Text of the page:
Fabyan Villa

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Fabyan Villa
Fabyan FLWright 1907.JPG
Fabyan Villa is located in Illinois
Fabyan Villa
Location Geneva, Illinois
Coordinates 41°52′16″N 88°18′43″W / 41.87111°N 88.31194°W / 41.87111; -88.31194Coordinates: 41°52′16″N 88°18′43″W / 41.87111°N 88.31194°W / 41.87111; -88.31194
Built 1907
Architect Frank Lloyd Wright
Architectural style Prairie School
Governing body Preservation Partners of the Fox Valley
NRHP Reference # 84001128[1]
Added to NRHP February 9, 1984

Fabyan Villa was the home of George and Nelle Fabyan from c. 1908 to 1939. The house is notable because of its remodelling in 1907 by Frank Lloyd Wright. It was the centerpiece of the Fabyans country estate, which they named Riverbank. The Kane County Forest Preserve District of Illinois purchased the majority of the Fabyan estate in 1939, and operated the Fabyan's home as a museum off and on beginning in 1940. In 1995 Preservation Partners of the Fox Valley was enlisted to operate the site and developed the Fabyan Villa Museum into a Fabyan historic home museum, where photographs, the Fabyans' personal artifact collections, and a limited number of original furnishings, as well as the Riverbank story are shared with the public.[2]

Fabyan country estate, Riverbank[edit]

George Fabyan was a millionaire businessman who had a thirst for knowledge. Inheritance from his tycoon-father's textile business, Bliss, Fabyan & Co. provided the financial foundation from which the Colonel and his wife, Nelle, established their legacy. Riverbank, their estate on the Fox River in Geneva, Illinois spanned approximately 300 acres (1.2 km2) and featured, among other things, a Japanese Garden, private zoo, Roman-style swimming pool, greenhouses, gardens, grottoes, a lighthouse, a Dutch-style windmill, a country club, a small farm and a scientific laboratory complex.

The mid-1800s farmhouse that the Fabyans acquired in 1905 was dubbed by them, The Villa. In 1907, the farmhouse was extensively redesigned by Wright, who added a south wing, three verandas, and large eaves to achieve a cruciform modestly Prairie-style country house. Other hallmarks of Wright's organic architecture found in the Fabyan Villa are geometric window motifs, 'light screens' (bands of windows), string-coursing, open floor plan, and wood-spindle screening.

In 1910, the Fabyans hired Taro Otsuka to design a Japanese-style garden below the villa.[citation needed] The one-acre garden was developed over the next several years, and from 1918 on, maintained by Susumu Kobayashi, a Japanese immigrant gardener. Japanese gardens were popular amongst the upper class, and it was a well-known attraction throughout the 1920s and 1930s. Although neglected for decades after the Fabyans, the Fabyan Japanese Garden was renovated beginning in 1974, and today contains restored and replicated original elements including a pond, waterfall, moon bridge, oversized lantern, and teahouse.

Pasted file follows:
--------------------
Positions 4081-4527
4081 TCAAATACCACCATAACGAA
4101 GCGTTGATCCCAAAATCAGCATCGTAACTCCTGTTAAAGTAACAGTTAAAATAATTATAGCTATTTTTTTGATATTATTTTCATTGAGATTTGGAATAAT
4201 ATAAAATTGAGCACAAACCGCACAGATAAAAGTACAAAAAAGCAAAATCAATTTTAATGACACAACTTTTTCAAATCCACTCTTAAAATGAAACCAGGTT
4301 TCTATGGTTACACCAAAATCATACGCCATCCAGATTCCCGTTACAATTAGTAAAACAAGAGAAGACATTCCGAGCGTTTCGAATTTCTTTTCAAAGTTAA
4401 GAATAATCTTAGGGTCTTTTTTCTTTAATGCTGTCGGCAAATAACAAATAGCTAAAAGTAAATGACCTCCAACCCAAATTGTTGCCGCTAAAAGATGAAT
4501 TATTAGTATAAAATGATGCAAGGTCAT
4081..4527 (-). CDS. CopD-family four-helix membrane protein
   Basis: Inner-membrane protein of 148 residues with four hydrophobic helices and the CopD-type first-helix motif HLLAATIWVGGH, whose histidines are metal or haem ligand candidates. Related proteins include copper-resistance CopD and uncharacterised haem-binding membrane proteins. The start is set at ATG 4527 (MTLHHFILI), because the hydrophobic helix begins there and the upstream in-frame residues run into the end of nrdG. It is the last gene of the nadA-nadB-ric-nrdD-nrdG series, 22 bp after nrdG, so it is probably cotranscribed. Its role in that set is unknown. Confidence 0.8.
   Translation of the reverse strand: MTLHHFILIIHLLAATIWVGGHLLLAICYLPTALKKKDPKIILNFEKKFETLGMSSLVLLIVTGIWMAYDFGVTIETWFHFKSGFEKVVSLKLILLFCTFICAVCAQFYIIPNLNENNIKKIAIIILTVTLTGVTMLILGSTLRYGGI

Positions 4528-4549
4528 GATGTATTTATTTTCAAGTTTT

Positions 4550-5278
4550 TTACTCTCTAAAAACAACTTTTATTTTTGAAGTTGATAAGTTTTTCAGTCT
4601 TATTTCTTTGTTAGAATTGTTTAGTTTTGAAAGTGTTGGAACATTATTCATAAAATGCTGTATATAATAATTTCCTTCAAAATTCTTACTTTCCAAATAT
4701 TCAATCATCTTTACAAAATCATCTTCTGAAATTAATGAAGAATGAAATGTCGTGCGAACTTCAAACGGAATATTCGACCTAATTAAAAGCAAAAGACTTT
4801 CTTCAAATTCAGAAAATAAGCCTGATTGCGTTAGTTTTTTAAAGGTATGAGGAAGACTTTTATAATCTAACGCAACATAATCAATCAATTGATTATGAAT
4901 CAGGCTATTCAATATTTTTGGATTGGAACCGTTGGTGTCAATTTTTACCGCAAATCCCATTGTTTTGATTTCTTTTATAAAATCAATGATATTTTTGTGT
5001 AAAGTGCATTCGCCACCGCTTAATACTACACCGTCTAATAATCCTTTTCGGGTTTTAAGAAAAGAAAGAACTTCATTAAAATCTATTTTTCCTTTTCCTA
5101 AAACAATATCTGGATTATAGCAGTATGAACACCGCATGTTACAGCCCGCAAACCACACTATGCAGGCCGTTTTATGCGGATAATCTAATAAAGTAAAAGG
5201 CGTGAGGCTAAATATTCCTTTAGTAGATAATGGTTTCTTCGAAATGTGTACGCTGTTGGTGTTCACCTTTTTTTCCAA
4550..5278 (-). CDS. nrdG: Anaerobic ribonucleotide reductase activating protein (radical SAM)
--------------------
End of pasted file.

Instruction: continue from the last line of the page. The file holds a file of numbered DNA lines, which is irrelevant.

In 1914, the Fabyans purchased a windmill located on a farm near what is now Elmhurst, Illinois and had it relocated to the east bank of the Fox River across from the Villa on acreage acquired that same year. The Fabyan Windmill is unique due to the bakery it houses that according to legend, was used to bake bread for the Fabyans' pet bears. During war-time rationing, the Windmill was used to grind grain for the surrounding community; a deed that was later honored by means of a US postal stamp.[3]

Riverbank Laboratories[edit]

Between 1912 and 1922, Fabyan created Riverbank Laboratories, the first privately owned research facility in the United States. In fact, the National Security Agency has recognized Riverbank Laboratories as the birthplace of cryptology and has honored Fabyan for his associated services to the United States' government.[citation needed] Nearly all American military World War I cryptography was done at Fabyan's laboratories, where Elizabeth Wells Gallup and her staff of assistants, including Elizebeth Friedman and William F. Friedman, had spent several years honing cryptology skills and methodology searching for proof of Sir Francis Bacon's authorship of Shakespeare's plays using Bacon's own ciphers.[citation needed]

This site also contained George's and Nelle's private library and museum.[citation needed] In 1918, Fabyan built the first reverberation chamber in the US for Harvard physicist Wallace Clement Sabine, the pioneer researcher in architectural acoustics. The acoustic laboratory is still in use today as a testing facility.[3]

References[edit]

  1. ^ "National Register of Historical Places - ILLINOIS - Kane County". National Park Service. 
  2. ^ "Fabyan Villa & Japanese Gardens". St. Charles, IL: Preservation Partners of the Fox Valley. 
  3. ^ a b "Riverbank Labs". Geneva, Illinois, USA: City of Geneva. 

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